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French riot police forced to clear Champs-Elysees with tear gas as World Cup celebrations spill over

Metal barriers and traffic cones were thrown at police as celebrations turned violent

Harriet Agerholm
Wednesday 11 July 2018 11:12 BST
Police apprehend a France fan during clashes on the Champs-Elysees after their World Cup semi-final victory
Police apprehend a France fan during clashes on the Champs-Elysees after their World Cup semi-final victory (REUTERS)

Riot police fired tear gas at crowds on the Champs-Elysees in a bid to restore control as celebrations following France's World Cup semi-final victory descended into violence in the early hours of Wednesday morning.

The euphoria following Les Bleus' 1-0 win over neighbouring Belgium soured as the night wore on, with reports of injuries emerging as trouble flared across the country.

More than two dozen fans were hurt in a stampede triggered by firecrackers in Nice, while in Paris fans were spotted throwing bottles and stones at police.

Ahead of the tie, crowds gathered to watch the match on a large screen outside Paris’ Hotel de Ville, with fans climbing trees, vans and dustbins to get a better look.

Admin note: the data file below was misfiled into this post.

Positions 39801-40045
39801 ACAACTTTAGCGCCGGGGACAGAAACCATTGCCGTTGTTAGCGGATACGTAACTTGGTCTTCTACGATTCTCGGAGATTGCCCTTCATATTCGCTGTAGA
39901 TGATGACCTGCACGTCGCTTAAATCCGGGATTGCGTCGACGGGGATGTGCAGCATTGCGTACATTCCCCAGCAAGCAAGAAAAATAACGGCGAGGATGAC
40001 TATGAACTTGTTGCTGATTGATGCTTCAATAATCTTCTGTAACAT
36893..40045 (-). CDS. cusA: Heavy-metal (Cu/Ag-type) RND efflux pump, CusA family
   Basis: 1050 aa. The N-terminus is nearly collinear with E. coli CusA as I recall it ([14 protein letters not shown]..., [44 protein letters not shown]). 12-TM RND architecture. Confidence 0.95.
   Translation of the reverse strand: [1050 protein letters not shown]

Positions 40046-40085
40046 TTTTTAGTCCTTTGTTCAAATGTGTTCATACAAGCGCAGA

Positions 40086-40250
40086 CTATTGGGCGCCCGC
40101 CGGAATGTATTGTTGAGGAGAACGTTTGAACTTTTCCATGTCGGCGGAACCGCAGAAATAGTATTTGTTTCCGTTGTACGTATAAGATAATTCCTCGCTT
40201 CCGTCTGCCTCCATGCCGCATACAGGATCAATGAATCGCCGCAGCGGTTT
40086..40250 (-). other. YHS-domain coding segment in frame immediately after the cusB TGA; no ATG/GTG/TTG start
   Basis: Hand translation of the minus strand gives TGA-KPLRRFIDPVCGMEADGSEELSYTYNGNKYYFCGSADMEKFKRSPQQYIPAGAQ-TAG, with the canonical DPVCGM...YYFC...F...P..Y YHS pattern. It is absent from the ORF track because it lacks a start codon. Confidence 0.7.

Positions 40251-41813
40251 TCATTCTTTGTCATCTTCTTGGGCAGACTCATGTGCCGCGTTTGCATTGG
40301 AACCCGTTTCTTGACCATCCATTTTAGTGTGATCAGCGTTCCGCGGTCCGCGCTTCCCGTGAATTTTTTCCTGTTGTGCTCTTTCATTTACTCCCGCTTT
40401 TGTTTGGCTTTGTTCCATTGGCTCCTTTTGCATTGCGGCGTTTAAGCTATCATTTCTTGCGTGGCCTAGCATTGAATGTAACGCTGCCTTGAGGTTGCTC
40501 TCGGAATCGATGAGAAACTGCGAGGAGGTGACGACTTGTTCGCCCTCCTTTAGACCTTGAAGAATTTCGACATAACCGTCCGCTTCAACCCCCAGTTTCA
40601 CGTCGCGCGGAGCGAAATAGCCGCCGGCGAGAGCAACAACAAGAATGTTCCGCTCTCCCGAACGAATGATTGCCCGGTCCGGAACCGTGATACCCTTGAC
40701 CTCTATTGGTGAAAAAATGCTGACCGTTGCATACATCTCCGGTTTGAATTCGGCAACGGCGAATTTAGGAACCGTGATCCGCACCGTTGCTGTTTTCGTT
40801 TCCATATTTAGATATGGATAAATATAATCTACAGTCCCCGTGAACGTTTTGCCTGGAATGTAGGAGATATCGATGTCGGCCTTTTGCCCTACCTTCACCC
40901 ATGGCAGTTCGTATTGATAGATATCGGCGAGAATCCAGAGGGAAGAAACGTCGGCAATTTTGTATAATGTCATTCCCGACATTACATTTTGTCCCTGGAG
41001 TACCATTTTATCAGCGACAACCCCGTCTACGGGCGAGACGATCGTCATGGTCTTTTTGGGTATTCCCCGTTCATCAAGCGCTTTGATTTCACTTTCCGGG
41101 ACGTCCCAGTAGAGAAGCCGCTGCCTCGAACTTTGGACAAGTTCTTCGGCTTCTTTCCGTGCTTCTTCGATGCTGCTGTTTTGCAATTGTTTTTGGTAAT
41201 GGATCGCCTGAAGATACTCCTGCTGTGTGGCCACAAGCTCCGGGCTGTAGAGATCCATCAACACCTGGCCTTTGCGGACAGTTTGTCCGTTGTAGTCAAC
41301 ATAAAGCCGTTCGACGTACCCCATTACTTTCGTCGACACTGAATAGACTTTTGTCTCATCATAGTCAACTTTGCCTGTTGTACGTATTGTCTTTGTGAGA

The French victory was initially met with jubilant scenes as thousands of fans draped in Tricolour flags and chanting “We’re in the final” gathered around the Champs-Elysee and the Louvre.

However, violence soon erupted, as dozens of fans were filmed running down the main street with flares and throwing debris – including metal barriers and traffic cones – at police, who responded by charging at them.

France fans clash on the Champs-Elysees after defeating Belgium in their World Cup semi-final match (REUTERS)

In Nice, footage showed people running through a restaurant screaming, while images emerged of shaken onlookers standing around overturned tables and chairs, the ground littered with broken glass.

The incident has underscored how the city remains on edge two years after an Isis terrorist drove a refrigerator truck through a crowd celebrating Bastille Day, killing 86 people.

“There was a crowd surge after firecrackers were detonated,” Jean-Gabriel Delacroix from the city prefecture said, adding that 27 people were injured. “Most of the injuries are glass cuts and bruising picked up when people fell.”

In a break from diplomatic etiquette, French president Emmanuel Macron attended the semi-final in St Petersburg - a highly unusual move, with politicians often only attending the final.

The move could irritate Britain, given the UK government's decision to keep dignitaries away from the World Cup because of alleged poison attacks being carried out by the Russians on UK soil.

France will face either England or Croatia in the World Cup final on Sunday - their third since winning the trophy in 1998.

Reuters contributed to this report

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